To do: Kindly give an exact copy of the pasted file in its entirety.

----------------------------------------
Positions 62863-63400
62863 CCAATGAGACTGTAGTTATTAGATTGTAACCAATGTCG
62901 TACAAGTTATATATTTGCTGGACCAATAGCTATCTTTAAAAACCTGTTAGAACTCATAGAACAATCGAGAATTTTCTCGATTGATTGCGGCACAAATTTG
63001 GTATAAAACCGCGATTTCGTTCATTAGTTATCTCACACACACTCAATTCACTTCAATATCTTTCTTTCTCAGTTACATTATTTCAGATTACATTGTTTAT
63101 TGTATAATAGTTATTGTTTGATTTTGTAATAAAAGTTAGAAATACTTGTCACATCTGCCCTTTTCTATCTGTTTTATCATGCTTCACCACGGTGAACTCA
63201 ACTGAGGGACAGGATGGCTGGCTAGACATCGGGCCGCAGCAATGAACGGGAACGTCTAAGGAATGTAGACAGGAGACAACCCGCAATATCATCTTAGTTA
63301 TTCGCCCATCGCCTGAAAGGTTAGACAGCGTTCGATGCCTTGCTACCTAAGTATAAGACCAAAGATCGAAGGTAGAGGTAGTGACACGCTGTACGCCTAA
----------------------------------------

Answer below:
Positions 62863-63400
62863 CCAATGAGACTGTAGTTATTAGATTGTAACCAATGTCG
62901 TACAAGTTATATATTTGCTGGACCAATAGCTATCTTTAAAAACCTGTTAGAACTCATAGAACAATCGAGAATTTTCTCGATTGATTGCGGCACAAATTTG
63001 GTATAAAACCGCGATTTCGTTCATTAGTTATCTCACACACACTCAATTCACTTCAATATCTTTCTTTCTCAGTTACATTATTTCAGATTACATTGTTTAT
63101 TGTATAATAGTTATTGTTTGATTTTGTAATAAAAGTTAGAAATACTTGTCACATCTGCCCTTTTCTATCTGTTTTATCATGCTTCACCACGGTGAACTCA
63201 ACTGAGGGACAGGATGGCTGGCTAGACATCGGGCCGCAGCAATGAACGGGAACGTCTAAGGAATGTAGACAGGAGACAACCCGCAATATCATCTTAGTTA
63301 TTCGCCCATCGCCTGAAAGGTTAGACAGCGTTCGATGCCTTGCTACCTAAGTATAAGACCAAAGATCGAAGGTAGAGGTAGTGACACGCTGTACGCCTAA